As the COVID-19 pandemic raged, something unexpected was happening in track and field. Times were improving in almost every distance. Some suspected better shoe technology, better running surfaces, and perhaps less wear and tear on bodies because of the pandemic. But there was also a more ominous reason: For the better part of three months during the pandemic, testing for performance-enhancing drugs came to a virtual standstill worldwide. Not a single one of the approximately 11,000 athletes competing in Tokyo has been held to the highest standards of the world anti-doping code over the critical 16-month period leading into the Olympics. “Unless you’re a fool, you’d have to be concerned,” said Travis Tygart, the chief executive officer of the U.S. Anti-Doping Agency.

Just a day after saying it would withdraw its five athletes from the Games over COVID-19 concerns, Guinea reversed the decision on Thursday. The original decision caused the IOC to send a letter to Guinea’s Olympic authorities saying it was “extremely surprised by the last-minute decision.” Sports Minister Sanoussy Bantama Sow said Thursday that the government had now agreed the athletes could participate in the Games having received guarantees from health authorities.

Two more members of the Czech Olympic team have tested positive for COVID-19, taking the total to six, and the country’s Olympic Committee has launched an investigation into a charter flight bringing athletes to Tokyo. The infected athletes were on a charter plane that took part of the Czech team to Tokyo last Friday, together with the first identified case, doctor Vlastimil Voracek, the Czech committee said. The doctor was not vaccinated against COVID-19, Czech media reported, although that was not a condition of participation.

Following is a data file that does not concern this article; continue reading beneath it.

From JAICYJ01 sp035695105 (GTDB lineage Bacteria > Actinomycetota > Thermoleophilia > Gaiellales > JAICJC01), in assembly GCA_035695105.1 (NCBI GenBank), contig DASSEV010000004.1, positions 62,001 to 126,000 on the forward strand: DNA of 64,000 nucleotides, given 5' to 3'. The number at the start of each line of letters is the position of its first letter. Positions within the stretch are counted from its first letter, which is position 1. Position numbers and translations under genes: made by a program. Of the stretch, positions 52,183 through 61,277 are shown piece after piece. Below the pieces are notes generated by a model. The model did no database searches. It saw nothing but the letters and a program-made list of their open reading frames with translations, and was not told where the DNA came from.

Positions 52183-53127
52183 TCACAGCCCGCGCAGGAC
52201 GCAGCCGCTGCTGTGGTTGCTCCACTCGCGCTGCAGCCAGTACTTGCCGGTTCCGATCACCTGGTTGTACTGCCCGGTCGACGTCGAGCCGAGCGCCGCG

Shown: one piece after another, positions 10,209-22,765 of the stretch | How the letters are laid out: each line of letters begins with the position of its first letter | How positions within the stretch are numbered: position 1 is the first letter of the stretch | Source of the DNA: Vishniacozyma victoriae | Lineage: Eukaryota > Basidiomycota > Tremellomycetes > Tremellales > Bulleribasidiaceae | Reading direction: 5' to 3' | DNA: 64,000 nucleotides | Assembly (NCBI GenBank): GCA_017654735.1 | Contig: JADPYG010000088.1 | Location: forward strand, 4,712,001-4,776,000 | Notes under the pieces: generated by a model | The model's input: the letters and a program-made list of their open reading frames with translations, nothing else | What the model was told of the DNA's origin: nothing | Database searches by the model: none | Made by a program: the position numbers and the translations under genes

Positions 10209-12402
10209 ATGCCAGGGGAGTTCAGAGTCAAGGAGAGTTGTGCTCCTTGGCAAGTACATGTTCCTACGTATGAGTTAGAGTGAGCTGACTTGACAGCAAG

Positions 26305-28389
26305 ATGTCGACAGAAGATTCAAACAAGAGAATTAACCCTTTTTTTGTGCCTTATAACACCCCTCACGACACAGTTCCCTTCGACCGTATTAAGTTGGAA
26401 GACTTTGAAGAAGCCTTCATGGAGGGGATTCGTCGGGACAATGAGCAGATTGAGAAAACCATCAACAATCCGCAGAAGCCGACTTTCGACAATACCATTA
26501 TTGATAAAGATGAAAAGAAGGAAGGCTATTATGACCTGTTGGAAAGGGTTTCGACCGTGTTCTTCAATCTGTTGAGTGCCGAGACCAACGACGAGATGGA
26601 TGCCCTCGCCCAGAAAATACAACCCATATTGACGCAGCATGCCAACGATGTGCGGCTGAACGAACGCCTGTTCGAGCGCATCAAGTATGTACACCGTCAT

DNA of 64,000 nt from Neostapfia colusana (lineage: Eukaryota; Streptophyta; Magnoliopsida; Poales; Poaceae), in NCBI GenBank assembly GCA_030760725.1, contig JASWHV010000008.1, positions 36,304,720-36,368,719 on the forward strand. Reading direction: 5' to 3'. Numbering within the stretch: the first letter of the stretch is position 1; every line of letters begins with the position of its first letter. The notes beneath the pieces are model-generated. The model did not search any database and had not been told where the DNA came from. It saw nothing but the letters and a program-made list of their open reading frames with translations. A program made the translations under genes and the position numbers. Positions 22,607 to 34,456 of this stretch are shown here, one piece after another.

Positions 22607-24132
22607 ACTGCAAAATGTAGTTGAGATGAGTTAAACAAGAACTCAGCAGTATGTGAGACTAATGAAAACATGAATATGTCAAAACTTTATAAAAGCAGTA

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Summer Games time capsule

Donovan Bailey celebrates his victory and his world record in the 100-metre final in Atlanta's Olympic Stadium as he crosses the finish line, July 27, 1996.

Gary Hershorn/Reuters

July 27, 1996: In a blink, Donovan Bailey becomes the fastest man in history

A look of determination was swapped for elation across Donovan Bailey’s face as he sprinted through the finish line of the men’s 100-metre final, momentum and adrenaline taking him another 40-odd metres beyond the line while the rest of the field stopped. The clock read 9.84 seconds, a world record and still-standing high-water mark in Canadian track.

The win was widely seen as a repudiation of Canada’s image on the track, which had been tarnished eight years earlier after Ben Johnson tested positive for steroids just days after winning the 100-metre final at the 1988 Seoul Olympics. Leading up to the 1996 Atlanta Games, Bailey had already eclipsed Johnson’s mark of 9.95 seconds with a 9.91 sprint at the Canadian national championships, making him one of the predicted favourites for the Olympics. His gold medal, one of two in his career – the other coming a week later in the 4x100-metre relay – solidified him as one of the best sprinters in history. His record stood until 1999, when American Maurice Greene ran 9.79 seconds.

Is there a Canadian Olympic moment you can’t seem to forget? If you do, email us at audience@globeandmail.com and tell us why.